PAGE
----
Beverly to La Brea, La Brea to Melrose, Melrose to Highland
Los Angeles isn’t really a morning town. It seems to wake slowly, dawdling about lazily in the chilly morning air.
I’m the same — but I had slept better than I had in weeks. Something about the night before had made me feel instantly calm, as if my old hometown was home once more. The chill was lifting off of the hills when we wandered a few blocks to breakfast at Home. Eggs, under-ripe avocado, toast.
We hit the ground running after eating — a car to Beverly and Sierra Bonita, first stop: Heath Ceramics. We touched tile we’ve only seen in photos, and mentally restocked our kitchen. Pillows and soft goods by Commune alumni, Eames-print kitchen towels, giant hand-hewn walnut bowls. Twentieth for melting chandeliers, veined stone vessels, scorched root tables. Modernica for everything Eames: fiberglass chairs, modular shelving, the Cleon Peterson daybed.
Then a clear favorite: Garde. Concrete-and-steel fruit bowls by Nicolas Schuybroek, a modern interpretation of a thousand-year-old practice. A one-off cast aluminum chair by Faye Toogood: “It’s a bargain at twenty-four. Another gallery has a similar piece at forty.” (the -thousands are implied.) Mouth-blown LED lighting by Pietro Russo, blood red beechwood-finned marble tables by Christophe de la Fontaine, ceramic chain pendants by Apparatus. I could’ve moved in — every texture perfect, every choice considered. While we were learning about Faye Toogood’s production techniques from the owner (a complete genius), a minor Instagram celebrity of mine wandered in with a friend-slash-client. “That one,” he said, pointing to the linear table lamp by Pietro Russo. The shop assistant nodded and retreated to the stockroom, while his friend retrieved a credit card from her voluminous Chanel bag and he poked at his phone. Ten minutes and $1,495 later they left — lamp picked out, paid for and spirited away with two little words.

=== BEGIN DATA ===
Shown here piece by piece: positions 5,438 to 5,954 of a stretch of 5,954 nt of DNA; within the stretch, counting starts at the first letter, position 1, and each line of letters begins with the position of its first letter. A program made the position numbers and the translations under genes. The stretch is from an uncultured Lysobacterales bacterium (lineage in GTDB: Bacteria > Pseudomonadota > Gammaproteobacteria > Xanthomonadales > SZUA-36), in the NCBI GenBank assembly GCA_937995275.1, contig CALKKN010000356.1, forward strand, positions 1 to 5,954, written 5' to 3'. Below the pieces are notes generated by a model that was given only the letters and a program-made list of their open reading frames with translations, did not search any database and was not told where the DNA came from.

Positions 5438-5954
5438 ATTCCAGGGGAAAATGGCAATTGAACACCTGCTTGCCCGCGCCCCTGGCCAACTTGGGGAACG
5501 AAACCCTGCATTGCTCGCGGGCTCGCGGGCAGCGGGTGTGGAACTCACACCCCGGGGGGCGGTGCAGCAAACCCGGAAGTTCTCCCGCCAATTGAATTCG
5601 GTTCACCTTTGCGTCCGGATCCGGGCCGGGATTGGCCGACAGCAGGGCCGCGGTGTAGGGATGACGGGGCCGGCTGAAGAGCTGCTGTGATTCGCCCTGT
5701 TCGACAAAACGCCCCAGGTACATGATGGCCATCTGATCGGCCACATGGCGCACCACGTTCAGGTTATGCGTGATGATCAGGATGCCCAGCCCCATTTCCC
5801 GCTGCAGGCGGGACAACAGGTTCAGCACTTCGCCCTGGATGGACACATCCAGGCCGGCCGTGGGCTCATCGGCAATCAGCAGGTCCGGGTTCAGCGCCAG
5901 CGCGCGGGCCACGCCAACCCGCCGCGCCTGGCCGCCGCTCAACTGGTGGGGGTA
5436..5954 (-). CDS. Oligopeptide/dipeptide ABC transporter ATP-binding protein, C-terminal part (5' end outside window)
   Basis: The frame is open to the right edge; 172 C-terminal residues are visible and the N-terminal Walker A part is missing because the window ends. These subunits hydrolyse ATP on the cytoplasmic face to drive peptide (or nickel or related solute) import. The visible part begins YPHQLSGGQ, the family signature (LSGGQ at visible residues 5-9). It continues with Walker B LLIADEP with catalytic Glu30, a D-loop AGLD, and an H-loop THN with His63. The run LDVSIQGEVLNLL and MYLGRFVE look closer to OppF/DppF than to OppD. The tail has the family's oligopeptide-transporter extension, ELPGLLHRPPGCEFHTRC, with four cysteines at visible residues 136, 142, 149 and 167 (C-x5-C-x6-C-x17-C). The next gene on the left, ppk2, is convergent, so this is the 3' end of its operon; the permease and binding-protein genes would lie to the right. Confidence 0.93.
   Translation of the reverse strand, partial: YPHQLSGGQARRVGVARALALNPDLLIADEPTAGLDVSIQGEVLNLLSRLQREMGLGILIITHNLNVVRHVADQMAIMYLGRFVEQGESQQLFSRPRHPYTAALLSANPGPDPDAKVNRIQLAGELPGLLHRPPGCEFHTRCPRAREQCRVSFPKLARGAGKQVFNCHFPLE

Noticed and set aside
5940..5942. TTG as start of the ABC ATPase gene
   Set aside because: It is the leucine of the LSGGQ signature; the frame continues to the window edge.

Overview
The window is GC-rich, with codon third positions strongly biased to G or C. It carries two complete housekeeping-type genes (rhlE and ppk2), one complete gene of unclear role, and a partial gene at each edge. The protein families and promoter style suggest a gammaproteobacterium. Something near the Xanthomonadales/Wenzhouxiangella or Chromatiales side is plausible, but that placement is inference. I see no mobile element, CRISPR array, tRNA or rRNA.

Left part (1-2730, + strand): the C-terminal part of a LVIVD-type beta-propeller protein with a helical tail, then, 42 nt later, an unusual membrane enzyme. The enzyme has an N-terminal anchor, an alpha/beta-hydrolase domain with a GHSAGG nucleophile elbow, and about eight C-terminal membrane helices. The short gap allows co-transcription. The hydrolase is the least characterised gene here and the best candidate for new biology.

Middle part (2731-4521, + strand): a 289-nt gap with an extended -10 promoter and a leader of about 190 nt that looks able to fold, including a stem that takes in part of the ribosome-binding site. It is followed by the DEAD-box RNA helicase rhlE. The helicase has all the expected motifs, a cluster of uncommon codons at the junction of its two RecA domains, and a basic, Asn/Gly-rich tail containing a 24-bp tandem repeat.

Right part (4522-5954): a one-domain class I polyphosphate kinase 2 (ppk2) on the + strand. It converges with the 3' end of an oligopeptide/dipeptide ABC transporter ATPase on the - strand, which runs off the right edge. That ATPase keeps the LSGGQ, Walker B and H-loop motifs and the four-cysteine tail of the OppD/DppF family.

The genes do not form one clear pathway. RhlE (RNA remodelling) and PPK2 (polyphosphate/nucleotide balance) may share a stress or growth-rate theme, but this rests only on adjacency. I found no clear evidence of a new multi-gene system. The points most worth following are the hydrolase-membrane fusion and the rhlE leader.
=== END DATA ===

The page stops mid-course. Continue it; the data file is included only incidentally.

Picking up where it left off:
We wandered further down Beverly in a dreamy haze, drunk on Garde. Nickey Kehoe was next: a supremely cozy home within a nondescript block. We obsessed over a massive custom shou-sugi-ban dining table and the tiny interior courtyard, festooned with Majorelle-blue chairs, bougainvillea, and a tiny koi pond. We bought a tiny cast-iron Japanese incense burner — something we’d been hunting for.
Up La Brea towards Melrose, past the kosher markets and the temples, to Lawson-Fenning — perfectly placed within a 60s office building. Ceramic totems by Heather Rosenman, vessels by Bari Ziperstein, stoneware by J. Cross. The perfect coffee table by Grain, Pepto-pink ceramic lamps by Entler, black rattan ottomans by Franco Albini.
Across the street to The Window, a “Back in 5!” post-it on the door. The owner came back shortly, burrito in hand, dog by his side. Giant Architectural Fibreglass planters, a Bayer aspirin paperweight (I have one too!), the perfect antique butcher block for one of Mark’s projects.